"Often times, these are what 
parts of ghosts and spirits are 
visible, if only with the cam- 
era or camcorder," said 
Zamaites. 

Scott Smith, a Fort Wayne 
tracker, noticed a spot in the 
auditorium that smells 
strongly of perfume. "Is any- 
one wearing perfume or 



cologne?" "Well, there was definitely a 

Everybody answered in the presence at the sound board, 

negative. and the moving scent was 

Later, the crew explained something that could very 

that one way a ghost mani- well be a ghost." She noted 

fests itself is through smell, that some of the orbs in the 

especially if, in life, he or she pictures might indicate 

was known for that smell. something ghost-like as well. 

"Ghosts are very sensory-ori- Before the group left the 

ented," Zamaites said. theatre, a member of The 

After walking into the sound Communicator tried a trick 

booth at the back of the audi- commonly used by ghost 

torium, Lee Norris, a ghost trackers. Turning on a tape 

tracker, sensed a presence at recorder in the silent audito- 

the desk of the | 



undboard. 
iny trackers 
: what they 



especially 
Norris said 



"When I feel a 
strong spiritual 
presence, I feel 
dizzy. Some 
people feel 
warm, or feel 
strong emo- 
tions. I feel 
dizzy." 



■belong 
there. It was like he 
itting, 



o u p 

just played the recording back, 
tching everything Unfortunately, nothing was 
going on, and heard. 



The i 






i the 



thai 

laughing." 

After the hunt, Lee Norris old State Developmental 
tried to profile the presence. Center burial ground, locat- 
"He's between the ages of 20 ed, roughly, between the two 
and 30, and was just sitting rows of fur trees in front of 
up there, cussing up a the Visual Arts building.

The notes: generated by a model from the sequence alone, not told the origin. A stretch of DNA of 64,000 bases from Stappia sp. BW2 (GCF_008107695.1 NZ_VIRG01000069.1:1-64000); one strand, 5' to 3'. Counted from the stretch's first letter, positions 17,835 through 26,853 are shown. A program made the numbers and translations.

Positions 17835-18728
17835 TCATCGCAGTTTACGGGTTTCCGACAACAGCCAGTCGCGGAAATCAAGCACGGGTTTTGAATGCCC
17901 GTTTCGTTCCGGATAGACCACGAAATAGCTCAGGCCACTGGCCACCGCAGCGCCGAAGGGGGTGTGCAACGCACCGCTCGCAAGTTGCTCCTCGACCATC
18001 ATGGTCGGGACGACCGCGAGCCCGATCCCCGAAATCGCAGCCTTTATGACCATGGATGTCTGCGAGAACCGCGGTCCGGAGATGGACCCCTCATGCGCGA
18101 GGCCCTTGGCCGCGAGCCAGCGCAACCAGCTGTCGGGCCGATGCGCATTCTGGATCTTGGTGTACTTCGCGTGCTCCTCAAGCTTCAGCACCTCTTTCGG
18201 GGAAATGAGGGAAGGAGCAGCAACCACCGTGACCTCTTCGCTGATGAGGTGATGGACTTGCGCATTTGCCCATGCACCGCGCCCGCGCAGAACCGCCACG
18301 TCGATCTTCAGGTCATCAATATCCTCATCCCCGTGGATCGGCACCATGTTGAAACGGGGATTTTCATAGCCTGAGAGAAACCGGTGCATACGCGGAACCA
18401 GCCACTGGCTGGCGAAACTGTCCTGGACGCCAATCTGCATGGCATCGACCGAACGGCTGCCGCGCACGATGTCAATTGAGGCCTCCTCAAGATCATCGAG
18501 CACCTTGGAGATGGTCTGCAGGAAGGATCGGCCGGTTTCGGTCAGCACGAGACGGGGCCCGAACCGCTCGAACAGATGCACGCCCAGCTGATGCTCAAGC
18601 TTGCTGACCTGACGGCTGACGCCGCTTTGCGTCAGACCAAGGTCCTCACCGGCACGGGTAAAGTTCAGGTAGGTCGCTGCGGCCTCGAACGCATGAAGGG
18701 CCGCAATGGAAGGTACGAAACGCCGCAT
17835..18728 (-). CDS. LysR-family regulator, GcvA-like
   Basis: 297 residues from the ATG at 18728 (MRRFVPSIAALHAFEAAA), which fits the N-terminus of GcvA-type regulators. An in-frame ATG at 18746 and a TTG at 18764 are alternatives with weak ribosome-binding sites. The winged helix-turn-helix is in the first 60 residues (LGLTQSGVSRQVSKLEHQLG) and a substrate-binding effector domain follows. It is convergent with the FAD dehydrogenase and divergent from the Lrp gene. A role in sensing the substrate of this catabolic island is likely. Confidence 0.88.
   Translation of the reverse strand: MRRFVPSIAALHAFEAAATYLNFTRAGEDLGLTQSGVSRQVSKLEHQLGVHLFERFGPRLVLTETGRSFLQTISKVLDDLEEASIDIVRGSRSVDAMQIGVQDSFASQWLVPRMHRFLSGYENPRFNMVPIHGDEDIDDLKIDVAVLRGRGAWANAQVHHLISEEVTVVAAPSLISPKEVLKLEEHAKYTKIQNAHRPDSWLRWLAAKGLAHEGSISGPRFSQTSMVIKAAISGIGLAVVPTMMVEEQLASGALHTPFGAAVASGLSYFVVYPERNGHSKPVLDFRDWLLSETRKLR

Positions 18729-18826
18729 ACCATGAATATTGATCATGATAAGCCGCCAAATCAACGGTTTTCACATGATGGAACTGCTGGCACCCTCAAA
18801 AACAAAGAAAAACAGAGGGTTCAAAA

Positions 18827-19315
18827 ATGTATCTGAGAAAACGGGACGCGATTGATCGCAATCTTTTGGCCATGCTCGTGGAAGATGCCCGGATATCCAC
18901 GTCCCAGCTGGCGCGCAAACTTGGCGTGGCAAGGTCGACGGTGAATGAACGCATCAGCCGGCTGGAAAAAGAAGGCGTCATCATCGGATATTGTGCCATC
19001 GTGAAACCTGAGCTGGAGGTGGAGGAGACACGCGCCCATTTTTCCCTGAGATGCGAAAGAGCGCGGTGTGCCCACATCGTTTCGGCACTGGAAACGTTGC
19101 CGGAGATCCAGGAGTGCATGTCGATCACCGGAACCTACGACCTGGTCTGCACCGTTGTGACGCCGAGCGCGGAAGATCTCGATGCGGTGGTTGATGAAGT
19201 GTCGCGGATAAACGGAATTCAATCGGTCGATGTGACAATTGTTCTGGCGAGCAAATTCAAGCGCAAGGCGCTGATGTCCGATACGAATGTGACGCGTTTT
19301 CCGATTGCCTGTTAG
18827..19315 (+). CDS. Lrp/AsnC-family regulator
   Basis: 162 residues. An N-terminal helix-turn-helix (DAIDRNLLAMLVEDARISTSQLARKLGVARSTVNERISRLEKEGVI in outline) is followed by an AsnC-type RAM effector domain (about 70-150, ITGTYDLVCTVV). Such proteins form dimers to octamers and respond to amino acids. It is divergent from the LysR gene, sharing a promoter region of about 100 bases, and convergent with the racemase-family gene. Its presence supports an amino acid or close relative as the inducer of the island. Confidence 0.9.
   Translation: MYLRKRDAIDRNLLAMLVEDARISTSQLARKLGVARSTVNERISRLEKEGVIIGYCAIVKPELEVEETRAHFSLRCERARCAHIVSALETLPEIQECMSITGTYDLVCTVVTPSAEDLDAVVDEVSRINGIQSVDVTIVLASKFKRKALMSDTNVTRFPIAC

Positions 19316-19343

storm." As soon as the trackers 

This description could and Communicator staff 
very well be accurate — it fits walked into the clearing, 
many typical male stagecrew Smith dropped to his knees, 
members. 

Both Norris and Betty 
Cox, another tracker, were 
drawn to an alcove used as a 
dressing room. 

"We heard something 



looking down for a few r 

"When I feel a strong 
spiritual presence," Smith 
said, "I feel dizzy. Some peo- 
ple feel warm, or feel strong 



1961. 

To Zamaites and Cox, it 
seemed as if the spirits were 
circling the clearing, in a very 
territorial manner. "They are 
being cautious," explained 

While in the clearing, 
Zamaites talked about her 
personal beliefs. 

"A lot of people are actu- 
ally openly hostile to our 
group. We all have different 
beliefs and methods. And 
although some of us don't 
agree with the way another 
operates, we don't judge or 
laugh at them," explained 
Zamaites. 

Zamaites and the other 
three ghost trackers that 
came to IPFW were all raised 
Christian. Zamaites finds the 
dynamic between her super- 
natural experiences and her 
traditional beliefs interesting. 

"It is a challenge to mesh 
the two," she said. 

It is easy to write off a 
ghost tracker investigation as 
a hoax. The sporadic patches 
of scent could be perfume 
soaked into the walls or the 
floors. Different tempera- 
tures can be explained by 
drafts. And heck, the ghost 
trackers could be lying about 
their sensations. 

But it COULD be true. 
Observers need to keep on 
open mind and be willing to 
accept the Indiana Ghost " 
Trackers know what they are 

"A lot of people are actu- 
ally openly hostile to our 
group. We all have different 
beliefs and methods. And 
although some of us don't 
agree with the way another 
operates, we don't judge or 
laugh at them," explained 
Zamaites, "we have to keep 
an open mind." 

The poster in Agent 
Mulder's office on the X-Files 



there, and I saw something emotions. I leeldi//y" 



best; "I 



to 



moving with my peripheral 

"I definitely felt some- 
thing and smelled that same 
smell," said Norris. 

Smith, operating the 
digital thermometer, detect- 
ed two or three "cold spots" 
in some of the locations of strong presence 
the orbs. This is a common ing. The graves were in the 
occurrence, Zamaites ground there for several 

explains. decades, until, as stated earli- 

To sum up their experi- er, they were moved to their 
ences in the Studio Theatre, new location closer to the